It was established on the 17 December 1926. On 16 October 2008 the brigade celebrated 60 years since the formation of the Whittlesea Urban Fire Brigade. Earlier in that year the brigade celebrated winning the C aggregate and the Victorian State Urban Championships held on the long weekend in March. Jones, Michael Nature's Plenty: a history of the City of Whittlesea, Sydney, N. S. W. Allen & Unwin, 1992 ISBN 1863730761 City of Whittlesea Web Site Town Crier Whittlesea Visitor Guide - Whittlesea.com.au City of Whittlesea Development Bulletin, 2006 History of Whittlesea Whittlesea Fire Brigade Whittlesea Community Garden Whittlesesa Agricultural Show
Shinden-zukuri refers to the style of domestic architecture developed for palatial or aristocratic mansions built in Heian-kyō in the Heian period in 10th century Japan. Shinden-zukuri developed into sukiya-zukuri. During the Kamakura period, it developed into buke-zukuri; the main characteristics of the shinden-zukuri are a special symmetry of the group of buildings and undeveloped space between them. A mansion was set on a one chō square; the main building, the shinden, is on the central north–south axis and faces south on an open courtyard. Two subsidiary buildings, the tai-no-ya, are built to the right and left of the shinden, both running east–west; the tai-no-ya and the shinden are connected by two corridors called sukiwatadono and watadono. A chūmon-rō at the half-way points of the two corridors lead to a south courtyard, where many ceremonies were celebrated. From the watadono, narrow corridors extend south and end in tsuridono, small pavilions that travel in a U-shape around the courtyard.
Wealthier aristocrats built more buildings behind the tai-no-ya. The room at the core of the shinden is surrounded by a roofed aisle called hisashi; the moya is one big space partitioned by portable screens. Guests and residents of the house are seated on mats, laid out separately on a polished wooden floor; as the style developed, the moya became a formal, public space, the hisashi was divided into private spaces. Since the shinden-zukuri-style house flourished during the Heian period, houses tended to be furnished and adorned with characteristic art of the era. In front of the moya across the courtyard is a garden with a pond. Water runs from a stream into a large pond to the south of the courtyard; the pond had islets and bridges combined with mountain shapes and rocks aimed at creating the feeling of being in the land of the Amida Buddha. Officers and guards lived by the east gates; the buke-zukuri was the style of houses built for military families. It was similar in structure to the regular shinden-zukuri with a few room changes to accommodate the differences between the aristocratic family and the military family.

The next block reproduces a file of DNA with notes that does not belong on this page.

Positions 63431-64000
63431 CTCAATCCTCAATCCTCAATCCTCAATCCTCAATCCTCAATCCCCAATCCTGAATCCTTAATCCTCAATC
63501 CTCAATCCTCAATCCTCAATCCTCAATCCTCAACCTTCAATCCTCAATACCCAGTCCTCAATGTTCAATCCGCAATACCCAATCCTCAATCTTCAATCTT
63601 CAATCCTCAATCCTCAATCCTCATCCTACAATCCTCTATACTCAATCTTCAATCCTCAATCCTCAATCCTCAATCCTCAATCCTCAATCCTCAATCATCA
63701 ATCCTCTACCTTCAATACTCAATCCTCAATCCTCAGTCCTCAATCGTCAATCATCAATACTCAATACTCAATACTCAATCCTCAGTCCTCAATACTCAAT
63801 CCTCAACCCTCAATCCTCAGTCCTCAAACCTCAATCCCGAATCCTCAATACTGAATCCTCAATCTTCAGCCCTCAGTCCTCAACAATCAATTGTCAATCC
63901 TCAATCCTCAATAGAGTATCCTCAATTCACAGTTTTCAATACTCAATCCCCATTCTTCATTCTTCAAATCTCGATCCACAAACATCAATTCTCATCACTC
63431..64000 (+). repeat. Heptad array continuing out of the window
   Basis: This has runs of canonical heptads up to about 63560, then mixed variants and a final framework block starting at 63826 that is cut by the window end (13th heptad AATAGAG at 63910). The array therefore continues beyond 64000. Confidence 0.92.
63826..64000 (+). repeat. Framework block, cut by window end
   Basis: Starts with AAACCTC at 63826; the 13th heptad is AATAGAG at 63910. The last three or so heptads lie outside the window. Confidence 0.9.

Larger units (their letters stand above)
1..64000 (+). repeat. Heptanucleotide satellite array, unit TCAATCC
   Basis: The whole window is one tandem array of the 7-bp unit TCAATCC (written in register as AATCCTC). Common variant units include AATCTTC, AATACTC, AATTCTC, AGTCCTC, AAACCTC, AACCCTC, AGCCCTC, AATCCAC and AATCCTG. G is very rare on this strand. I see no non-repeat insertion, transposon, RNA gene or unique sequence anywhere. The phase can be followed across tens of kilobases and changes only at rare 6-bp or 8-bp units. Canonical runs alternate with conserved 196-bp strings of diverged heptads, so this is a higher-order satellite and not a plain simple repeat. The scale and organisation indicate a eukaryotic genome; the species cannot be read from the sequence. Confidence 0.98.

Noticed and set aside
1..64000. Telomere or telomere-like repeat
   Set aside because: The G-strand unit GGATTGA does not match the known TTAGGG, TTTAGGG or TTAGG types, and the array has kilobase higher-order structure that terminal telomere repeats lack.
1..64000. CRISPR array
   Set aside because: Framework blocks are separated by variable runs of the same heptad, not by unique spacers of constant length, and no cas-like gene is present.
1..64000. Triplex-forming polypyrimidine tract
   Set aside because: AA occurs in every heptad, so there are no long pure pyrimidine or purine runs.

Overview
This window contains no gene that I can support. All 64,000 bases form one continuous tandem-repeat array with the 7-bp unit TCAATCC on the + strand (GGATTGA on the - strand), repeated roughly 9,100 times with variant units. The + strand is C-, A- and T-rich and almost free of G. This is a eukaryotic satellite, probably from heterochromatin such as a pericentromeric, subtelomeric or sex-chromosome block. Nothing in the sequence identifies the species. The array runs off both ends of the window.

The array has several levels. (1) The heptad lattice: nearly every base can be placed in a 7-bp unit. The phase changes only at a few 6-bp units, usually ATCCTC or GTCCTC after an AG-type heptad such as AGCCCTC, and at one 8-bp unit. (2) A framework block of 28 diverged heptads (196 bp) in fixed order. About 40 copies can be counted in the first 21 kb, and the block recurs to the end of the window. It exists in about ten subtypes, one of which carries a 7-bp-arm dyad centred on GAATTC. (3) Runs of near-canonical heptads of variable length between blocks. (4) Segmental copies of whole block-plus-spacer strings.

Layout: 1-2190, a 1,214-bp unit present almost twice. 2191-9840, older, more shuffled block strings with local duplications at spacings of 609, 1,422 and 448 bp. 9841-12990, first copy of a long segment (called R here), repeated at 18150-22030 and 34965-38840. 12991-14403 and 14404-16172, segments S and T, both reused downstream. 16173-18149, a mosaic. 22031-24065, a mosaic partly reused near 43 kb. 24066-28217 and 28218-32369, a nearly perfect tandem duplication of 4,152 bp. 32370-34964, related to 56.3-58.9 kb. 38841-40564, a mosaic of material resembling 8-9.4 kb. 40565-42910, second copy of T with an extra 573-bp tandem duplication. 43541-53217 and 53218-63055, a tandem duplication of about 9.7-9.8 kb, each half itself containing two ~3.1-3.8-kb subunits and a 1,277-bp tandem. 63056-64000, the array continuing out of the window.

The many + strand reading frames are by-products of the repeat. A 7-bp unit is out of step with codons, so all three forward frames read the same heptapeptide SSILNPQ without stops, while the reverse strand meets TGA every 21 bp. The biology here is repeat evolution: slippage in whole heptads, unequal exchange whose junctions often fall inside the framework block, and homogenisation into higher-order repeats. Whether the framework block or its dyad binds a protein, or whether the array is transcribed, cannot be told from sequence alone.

During the time when military families rose in power over the aristocrats, living quarters changed. Each lord had to build extra space in order to keep his soldiers around him at all times with their weapons within reach on the grounds in case of a sudden attack. To help guard against these attacks, a yagura or tower was built and torches were scattered around the gardens so they could be lit as as possible. With the increase of people living under the same roof, extra rooms called hiro-bisashi were built grouped around the shinden; the zensho was built bigger in order to accommodate the required people needed to cook all the food for the soldiers and members of the household. Unlike the shinden-zukuri, buke-zukuri homes were simple and practical, keeping away from the submersion into art and beauty that led to the downfall of the Heian court. Rooms characteristic of a buke-zukuri home are as follows: Dei Saikusho Tsubone Kuruma-yadori Jibutsu-dō Gakumon-jō Daidokoro Takibi-no-ma Baba-den Umaya The buke-zukuri style changed throughout the Kamakura and Muromachi periods, over times the rooms in a buke-zukuri style house decreased as daimyōs started to use castles.
There are no remaining original examples of Shinden-zukuri-style homes, however some current structures follow the same styles and designs: Heian Palace Byōdō-in's Phoenix Hall Hōjō-ji "The Rise and Decline of Bukezukuri" P. D. Perkins, Monumenta Nipponica, Vol. 2, No. 2. Pp. 596–608. "The Phoenix Hall at Uji and the Symmetries of Replication Mimi Hall" Yiengpruksawan, The Art Bulletin, Vol. 77, No. 4. Pp. 647–672. "Shinden-zukuri no kokyu" Dr. Shoin Maeda, Nippon Kenchiku Zasshi Very extensive article with pictures AISF | Shindenzukuri